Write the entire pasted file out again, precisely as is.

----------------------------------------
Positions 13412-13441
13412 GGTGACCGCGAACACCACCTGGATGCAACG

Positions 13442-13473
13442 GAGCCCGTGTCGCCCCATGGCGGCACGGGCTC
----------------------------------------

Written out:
Positions 13412-13441
13412 GGTGACCGCGAACACCACCTGGATGCAACG

Positions 13442-13473
13442 GAGCCCGTGTCGCCCCATGGCGGCACGGGCTC